## Design of quantum well infrared photodetectors

##### Author(s)

Pan, Janet Lin
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##### Advisor

Clifton G. Fonstad, Jr.

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QWIPs which respond to normally incident radiation without the need for an optical grating are of particular interest because they can be fabricated with fewer process steps and increased expected yield. An important contribution of this work is the demonstration of the first n-type QWIP (n-QWIP) which showed a significant detectivity of 4x101 cm-[square root of] H-z/Watt without the use of an optical grating. This detectivity corresponds to a conversion efficiency of 4 % or, equivalently, a responsivity of 270 mA/W. This detectivity is significant because it is large enough for focal plane array performance to be limited by the uniformity of processing rather than the size of the single pixel detectivity. An important part of this work was the development of numerically accurate physical models yielding simple analytical expressions for the QWIP leakage current and photocurrent. This physical model yielded analytical expressions for the number of, and the distance over which, carriers are depleted from quantum wells whenever the photocurrent is larger than leakage current. This depletion capacitance is expected to be important at high frequencies, in situations where the photocurrent is much larger than the leakage current, and in QWIPs designed with a small number of quantum wells (as when the quantum efficiency is large or an optical cavity is used). Studies of the microscopic physics of quantum wells are presented to elucidate the physical origin of the intersubband absorption of normally incident radiation. A key result of this work is the derivation within the framework of k p theory of selection rules for the intersubband absorption of normally incident radiation by hole subbands in a p-QWIP (p-doped QWIP) in the absence of an optical grating. It is found that the absorption of normally incident radiation by holes in a p-QWIP in the absence of an optical grating is largest for heavy hole to light hole transitions. The intersubband absorption of normally incident radiation by electrons in an n-QWIP in the absence of an optical grating is found within k p theory to be much smaller than that in a p-QWIP. It is also found that k p theory predicts that uniaxial strain does not have a large effect on the strength or the selection rules of intersubband absorption because the Hamiltonian describing uniaxial strain has the same (tetragonal) symmetry as that describing the confinement of carriers in the quantum wells along the growth direction. Nonuniformity of device parameters across an array of QWIPs is an important issue. High Resolution X-ray Diffraction (HRXRD) was used to measure the layer width variations of QWIPs grown by molecular beam epitaxy. The spread of the measured full-width-half-maxima of superlattice diffraction peaks with the diffraction order was used with Bragg's Law to obtain the measured layer width variation in the growth direction. It was found that the fractional layer width variation was about 2% for three example growths. This layer width variation is consistent with an effusion cell temperature variation of 1°C during growth. A theoretical study has been made of different noise mechanisms which contribute to QWIP performance. A key result found in this work is that when the signal-to-noise ratio (SNR) is limited by either fixed pattern noise or thermal leakage arrival noise, the optimal number of quantum wells for a maximum in the expected QWIP SNR is roughly ... , where ... is the quantum efficiency of a QWIP having only one quantum well. Common QWIP designs used in industry are evaluated. In particular, the commonly used n-QWIP design in which the confinement barriers are comprised of a semiconductor superlattice is considered. This QWIP design is intended to reduce thermionic leakage by pushing the three-dimensional continuum of energy further up in energy by making the miniband transport through the superlattice barrier the means of photocurrent conduction. A Kronig-Penney model presented in this thesis showed that this QWIP design, with a superlattice comprising the QWIP barriers, is expected to have a tunneling leakage which is, at best, commensurate with QWIP barriers which are made of a single semiconductor material but whose band edge is the average value of the band edges of the semiconductors comprising the actual barrier superlattice. The measured thermionic leakage was found to be in good agreement with a model in which the leakage depends exponentially on an activation energy which varies linearly with the applied bias. A deviation of the measured thermionic leakage from the idealized model is proposed as a quantitative measure of the amount of excessive leakage.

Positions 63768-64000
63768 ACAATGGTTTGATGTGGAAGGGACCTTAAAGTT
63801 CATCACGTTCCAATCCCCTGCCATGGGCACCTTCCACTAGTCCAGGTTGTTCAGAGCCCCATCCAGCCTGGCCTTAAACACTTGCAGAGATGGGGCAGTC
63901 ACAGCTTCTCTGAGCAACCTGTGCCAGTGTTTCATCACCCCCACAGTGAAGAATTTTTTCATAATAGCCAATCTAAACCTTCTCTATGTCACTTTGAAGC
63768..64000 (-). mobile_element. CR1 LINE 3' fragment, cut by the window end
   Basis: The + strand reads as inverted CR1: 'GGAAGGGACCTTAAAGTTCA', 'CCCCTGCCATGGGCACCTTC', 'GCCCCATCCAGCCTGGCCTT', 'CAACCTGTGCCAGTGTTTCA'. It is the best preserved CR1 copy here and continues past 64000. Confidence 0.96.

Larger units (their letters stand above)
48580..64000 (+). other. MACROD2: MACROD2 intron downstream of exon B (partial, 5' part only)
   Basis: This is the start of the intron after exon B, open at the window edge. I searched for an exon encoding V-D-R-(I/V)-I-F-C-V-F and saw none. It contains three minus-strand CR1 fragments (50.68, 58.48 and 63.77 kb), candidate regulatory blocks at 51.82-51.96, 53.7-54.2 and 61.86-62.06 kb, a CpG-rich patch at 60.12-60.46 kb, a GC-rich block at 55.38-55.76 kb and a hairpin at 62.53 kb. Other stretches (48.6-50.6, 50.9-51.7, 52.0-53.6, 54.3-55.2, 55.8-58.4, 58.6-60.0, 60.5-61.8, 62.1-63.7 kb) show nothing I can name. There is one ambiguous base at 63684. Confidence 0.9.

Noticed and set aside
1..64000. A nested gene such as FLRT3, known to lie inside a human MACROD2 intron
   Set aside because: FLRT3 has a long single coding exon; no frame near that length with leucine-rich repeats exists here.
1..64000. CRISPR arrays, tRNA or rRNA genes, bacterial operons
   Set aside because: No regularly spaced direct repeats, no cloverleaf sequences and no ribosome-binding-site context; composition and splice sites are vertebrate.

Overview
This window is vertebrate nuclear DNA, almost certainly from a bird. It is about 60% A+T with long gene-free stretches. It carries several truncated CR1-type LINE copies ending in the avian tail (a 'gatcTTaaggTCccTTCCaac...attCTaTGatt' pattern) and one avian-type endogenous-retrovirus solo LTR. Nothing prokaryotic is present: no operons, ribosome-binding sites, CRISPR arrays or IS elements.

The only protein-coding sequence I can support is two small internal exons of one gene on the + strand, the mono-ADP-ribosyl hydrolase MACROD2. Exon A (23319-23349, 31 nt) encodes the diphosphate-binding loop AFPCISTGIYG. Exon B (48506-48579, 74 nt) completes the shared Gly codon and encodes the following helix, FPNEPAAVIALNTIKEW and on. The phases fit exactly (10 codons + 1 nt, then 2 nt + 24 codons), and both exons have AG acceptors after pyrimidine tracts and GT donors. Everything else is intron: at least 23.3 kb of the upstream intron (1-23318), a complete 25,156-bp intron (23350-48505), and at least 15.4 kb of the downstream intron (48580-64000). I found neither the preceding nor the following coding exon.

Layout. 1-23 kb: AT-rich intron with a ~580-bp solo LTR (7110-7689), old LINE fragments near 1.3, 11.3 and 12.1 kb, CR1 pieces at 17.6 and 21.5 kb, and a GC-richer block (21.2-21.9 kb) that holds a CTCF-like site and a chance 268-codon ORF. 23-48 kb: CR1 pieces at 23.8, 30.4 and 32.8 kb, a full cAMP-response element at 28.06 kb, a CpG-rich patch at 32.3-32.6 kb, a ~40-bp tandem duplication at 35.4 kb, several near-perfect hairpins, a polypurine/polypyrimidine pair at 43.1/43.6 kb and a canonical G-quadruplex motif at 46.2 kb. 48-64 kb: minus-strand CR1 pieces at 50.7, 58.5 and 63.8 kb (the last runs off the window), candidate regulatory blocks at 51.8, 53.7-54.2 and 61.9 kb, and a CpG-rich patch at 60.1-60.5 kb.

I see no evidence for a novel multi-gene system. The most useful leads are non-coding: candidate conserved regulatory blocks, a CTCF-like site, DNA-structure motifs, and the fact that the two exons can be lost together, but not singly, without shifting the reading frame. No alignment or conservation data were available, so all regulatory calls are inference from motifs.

##### Description

Thesis (Ph.D.)--Massachusetts Institute of Technology, Dept. of Electrical Engineering and Computer Science, 1999. Includes bibliographical references (p. 268-281).

##### Date issued

1999##### Department

Massachusetts Institute of Technology. Department of Electrical Engineering and Computer Science##### Publisher

Massachusetts Institute of Technology

##### Keywords

Electrical Engineering and Computer Science